World News

International News and Foreign Correspondents in Old-Time Radio

By Bob Stepno

(Another draft-in-progress page; the series mentioned here also can be found with a site-search from the home page.)

Radio drama, of course, shared the adventures of the most adventurous reporters — war correspondents and international columnists, both real and fictional.

Even series that normally had a domestic focus sometimes sent their lead characters abroad. The entire cast of “The Adventures of Superman” spent many weeks in foreign lands, from the Caribbean and Central America to Europe — solving mysteries and bringing back stories — as well as giving Clark Kent an excuse to announce “This is a job for Superman!” and take to the air with his trademark  “Up, up and away!”

Chicago “Night Beat” columnist Randy Stone didn’t get to leave town, but fell for a visiting  foreign correspondent in a whirlwind romance in the episode “The Old Itch.” Orson Welles, reviving his con-man “The Third Man” character character in radio’s “The Lives of Harry Lime” had at least one episode where Lime impersonated a foreign correspondent to get closer to stealing a treasure.

In 1942, Edward G. Robinson took his “Big Town” editor character and reporter sidekick to Lisbon, where they were hijacked by Nazis and eventually connected with the underground in occupied Paris. Other Hollywood stars became foreign correspondents in radio’s various “anthology” series that reworked feature movies for live radio — sometimes giving them a chance to try on another actor’s starring role. (See pages for Foreign Correspondent, Woman of the Year, Penny Serenade, Blood on the Sun and other film adaptations in which international reporting as at least part of the plot.)

The United Press put radio script writers and actors to work dramatizing the lives of its 1940s war correspondents, in action-packed 15- minute episodes of the series “Soldiers of the Press.”  (As a result of my blog postings about the series, I have been contacted by children or grandchildren of several of the World War II reporters I’ve written about, and I plan to expand that chapter accordingly.)

Foreign correspondent series, both World War II and Cold War, dramatized “real adventures” and fictional ones. Individual foreign correspondents from the 19th and 20th centuries had scenes from their lives acted out by radio stars in historical/patriotic series like DuPont’s “Cavalcade of America,” dramatized the lives — and sometimes deaths — of famous 19th and 20th century reporters abroad.  (Cavalcade was started in the 1930s in part to redeem the chemical company sponsor’s reputation from its image as a WWI war profiteer.)

Margaret Fuller, Henry (“Dr. Livingstone, I presume”) Stanley, Nellie BlyRichard Harding Davis and more — all turned up on Cavalcade. See my mini-essays about them.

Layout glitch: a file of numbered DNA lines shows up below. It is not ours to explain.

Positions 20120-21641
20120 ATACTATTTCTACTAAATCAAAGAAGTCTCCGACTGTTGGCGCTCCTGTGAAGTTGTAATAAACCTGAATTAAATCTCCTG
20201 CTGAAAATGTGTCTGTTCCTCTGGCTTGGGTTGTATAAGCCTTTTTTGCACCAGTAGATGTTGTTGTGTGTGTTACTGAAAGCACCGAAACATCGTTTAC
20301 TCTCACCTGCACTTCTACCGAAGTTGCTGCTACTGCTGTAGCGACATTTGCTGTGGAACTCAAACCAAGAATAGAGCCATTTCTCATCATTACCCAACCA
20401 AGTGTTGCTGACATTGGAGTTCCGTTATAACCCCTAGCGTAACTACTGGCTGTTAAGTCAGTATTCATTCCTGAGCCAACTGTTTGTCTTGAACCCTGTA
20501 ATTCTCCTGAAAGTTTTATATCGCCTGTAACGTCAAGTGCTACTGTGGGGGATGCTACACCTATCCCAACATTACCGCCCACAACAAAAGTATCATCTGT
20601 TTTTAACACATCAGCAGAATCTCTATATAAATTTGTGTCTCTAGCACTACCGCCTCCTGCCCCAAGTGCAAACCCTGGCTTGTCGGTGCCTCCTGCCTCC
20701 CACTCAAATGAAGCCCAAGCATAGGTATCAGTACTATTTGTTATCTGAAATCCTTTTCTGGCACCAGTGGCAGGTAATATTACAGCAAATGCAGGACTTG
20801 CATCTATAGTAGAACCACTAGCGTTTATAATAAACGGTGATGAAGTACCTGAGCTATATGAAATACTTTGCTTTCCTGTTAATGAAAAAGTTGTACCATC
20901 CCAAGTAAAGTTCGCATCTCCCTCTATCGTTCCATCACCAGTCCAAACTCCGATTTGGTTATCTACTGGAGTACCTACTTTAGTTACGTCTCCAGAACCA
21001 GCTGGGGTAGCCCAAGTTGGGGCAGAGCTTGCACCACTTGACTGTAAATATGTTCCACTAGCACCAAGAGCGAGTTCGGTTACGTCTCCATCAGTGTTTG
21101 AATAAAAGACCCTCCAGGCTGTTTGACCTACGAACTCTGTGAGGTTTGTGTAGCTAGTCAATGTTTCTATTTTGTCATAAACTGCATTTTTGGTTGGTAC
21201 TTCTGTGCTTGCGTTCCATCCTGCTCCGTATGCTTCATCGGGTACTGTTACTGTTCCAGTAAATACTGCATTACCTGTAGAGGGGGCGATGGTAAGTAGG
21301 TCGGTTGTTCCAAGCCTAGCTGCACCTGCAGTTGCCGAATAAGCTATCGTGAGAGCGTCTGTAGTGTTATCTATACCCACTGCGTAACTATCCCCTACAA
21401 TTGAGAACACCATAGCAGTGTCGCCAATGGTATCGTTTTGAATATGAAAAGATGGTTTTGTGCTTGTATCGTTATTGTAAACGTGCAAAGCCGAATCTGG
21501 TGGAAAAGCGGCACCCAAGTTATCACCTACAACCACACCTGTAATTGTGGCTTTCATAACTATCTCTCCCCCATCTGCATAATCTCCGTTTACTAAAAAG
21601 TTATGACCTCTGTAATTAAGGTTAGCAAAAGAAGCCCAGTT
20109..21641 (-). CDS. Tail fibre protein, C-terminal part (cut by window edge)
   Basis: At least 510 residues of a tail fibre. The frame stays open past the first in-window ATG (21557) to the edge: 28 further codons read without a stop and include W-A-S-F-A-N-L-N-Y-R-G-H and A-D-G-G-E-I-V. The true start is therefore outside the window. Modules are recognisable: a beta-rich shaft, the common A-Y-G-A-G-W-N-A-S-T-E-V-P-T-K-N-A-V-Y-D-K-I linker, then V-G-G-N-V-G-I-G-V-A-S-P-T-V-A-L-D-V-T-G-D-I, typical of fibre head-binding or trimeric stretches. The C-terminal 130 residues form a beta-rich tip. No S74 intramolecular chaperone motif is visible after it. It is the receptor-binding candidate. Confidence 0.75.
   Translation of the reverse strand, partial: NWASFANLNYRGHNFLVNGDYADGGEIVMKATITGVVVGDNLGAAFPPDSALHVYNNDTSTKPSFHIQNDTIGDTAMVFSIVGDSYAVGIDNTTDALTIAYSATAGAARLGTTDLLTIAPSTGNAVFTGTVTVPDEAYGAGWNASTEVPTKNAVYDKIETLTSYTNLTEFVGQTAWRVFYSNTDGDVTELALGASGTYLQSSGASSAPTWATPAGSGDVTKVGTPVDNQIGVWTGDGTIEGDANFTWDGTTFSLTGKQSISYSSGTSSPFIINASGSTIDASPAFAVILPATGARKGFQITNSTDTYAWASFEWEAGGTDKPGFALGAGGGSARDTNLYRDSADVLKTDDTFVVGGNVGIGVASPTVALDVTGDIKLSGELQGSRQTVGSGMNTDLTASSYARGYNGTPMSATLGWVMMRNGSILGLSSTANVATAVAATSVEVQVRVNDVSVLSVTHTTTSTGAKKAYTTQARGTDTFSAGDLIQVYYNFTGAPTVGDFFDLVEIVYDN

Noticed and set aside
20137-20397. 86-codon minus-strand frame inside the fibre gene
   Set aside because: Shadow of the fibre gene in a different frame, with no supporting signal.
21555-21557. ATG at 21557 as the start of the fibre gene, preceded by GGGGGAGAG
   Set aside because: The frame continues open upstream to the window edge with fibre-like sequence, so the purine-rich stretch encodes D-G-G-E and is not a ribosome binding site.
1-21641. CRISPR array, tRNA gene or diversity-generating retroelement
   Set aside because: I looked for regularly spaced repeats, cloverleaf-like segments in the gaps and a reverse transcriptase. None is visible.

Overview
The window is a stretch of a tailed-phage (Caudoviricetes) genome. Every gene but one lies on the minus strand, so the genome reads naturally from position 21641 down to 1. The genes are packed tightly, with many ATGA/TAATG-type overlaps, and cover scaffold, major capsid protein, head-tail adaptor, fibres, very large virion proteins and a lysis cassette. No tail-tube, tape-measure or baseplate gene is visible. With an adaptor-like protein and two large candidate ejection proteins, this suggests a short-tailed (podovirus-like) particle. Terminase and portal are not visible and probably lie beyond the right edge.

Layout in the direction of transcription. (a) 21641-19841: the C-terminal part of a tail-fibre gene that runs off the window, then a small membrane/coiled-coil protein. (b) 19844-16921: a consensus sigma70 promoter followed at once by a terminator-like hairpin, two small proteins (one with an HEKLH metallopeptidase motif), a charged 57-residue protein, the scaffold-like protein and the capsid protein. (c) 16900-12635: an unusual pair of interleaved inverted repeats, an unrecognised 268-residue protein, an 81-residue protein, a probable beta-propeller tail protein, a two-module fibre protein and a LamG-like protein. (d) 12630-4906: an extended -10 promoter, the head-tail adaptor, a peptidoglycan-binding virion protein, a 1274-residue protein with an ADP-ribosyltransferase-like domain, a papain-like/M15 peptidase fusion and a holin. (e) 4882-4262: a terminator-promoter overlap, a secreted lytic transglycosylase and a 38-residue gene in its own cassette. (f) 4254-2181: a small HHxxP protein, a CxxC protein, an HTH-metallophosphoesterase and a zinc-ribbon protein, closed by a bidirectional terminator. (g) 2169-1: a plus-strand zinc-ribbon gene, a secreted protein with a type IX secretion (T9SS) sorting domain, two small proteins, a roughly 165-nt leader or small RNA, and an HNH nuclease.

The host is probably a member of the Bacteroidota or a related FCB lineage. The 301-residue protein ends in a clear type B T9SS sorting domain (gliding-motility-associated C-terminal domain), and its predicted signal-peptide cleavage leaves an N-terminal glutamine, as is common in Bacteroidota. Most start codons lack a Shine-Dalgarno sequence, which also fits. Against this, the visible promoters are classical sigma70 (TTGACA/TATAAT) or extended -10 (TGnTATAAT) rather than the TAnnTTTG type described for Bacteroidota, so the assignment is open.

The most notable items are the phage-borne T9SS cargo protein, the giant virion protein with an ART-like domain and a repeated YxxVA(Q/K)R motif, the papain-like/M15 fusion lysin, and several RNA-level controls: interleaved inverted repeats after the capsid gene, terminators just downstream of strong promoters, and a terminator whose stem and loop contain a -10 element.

A series set in the late 1800s took a novel “foreign correspondent” approach — making its lead character a Times of London reporter, exploring the American West with his refined ways as “Frontier Gentleman.”

Internet collections include a few digitized episodes of “Douglas of The World, ” a short-lived production of Armed Forces Radio in the early 1950s that put its fictional correspondent in world trouble spots — from Tehran to Moscow — presumably with stories carrying messages for U.S. military personnel. He also filed one story from the United Nations.

Another 1950s series I’ve written about here, “Europe Confidential,” has been left out of most earlier histories of radio drama. It’s about an American reporter in Paris, but was produced in England and sold in Europe, Canada and Australia, possibly never heard in the U.S. before the Internet, which would explain why usually America-centric media writers didn’t know about it.  A Canadian radio station employee found a stack of old transcription discs, digitized them and posted them in his blog. They have been copied from there to the Internet Archive and other sites (some by dealers hoping to make money on collectors’ work). I think I’ve solved a couple of mysteries of the UK production, which involved recycling scripts from an earlier series, using the reporter character as a storytelling or “framing” device.

Other wartime and post-war series with an international focus included “O’Hara,” “Foreign Assignment” and “Foreign Correspondent.” A few episodes of each turn up in “singles and doubles” collections at the Internet Archive, suggesting they were short-run series whose transcription disks were not preserved.

Last, but not least, long before “Star Trek,” radio dramas were able to send foreign correspondents where they had never gone before: Outer space. “Inside Story” by Richard Wilson, an episode of the science fiction series “X-Minus-One,” put an investigative reporter for “Galactic News Service” on a colonized planet, where his job was to investigate a mysterious epidemic. Other radio stories, including the most famous “War of the Worlds,” let the aliens come to the waiting reporters here on Earth, for better or for worse.

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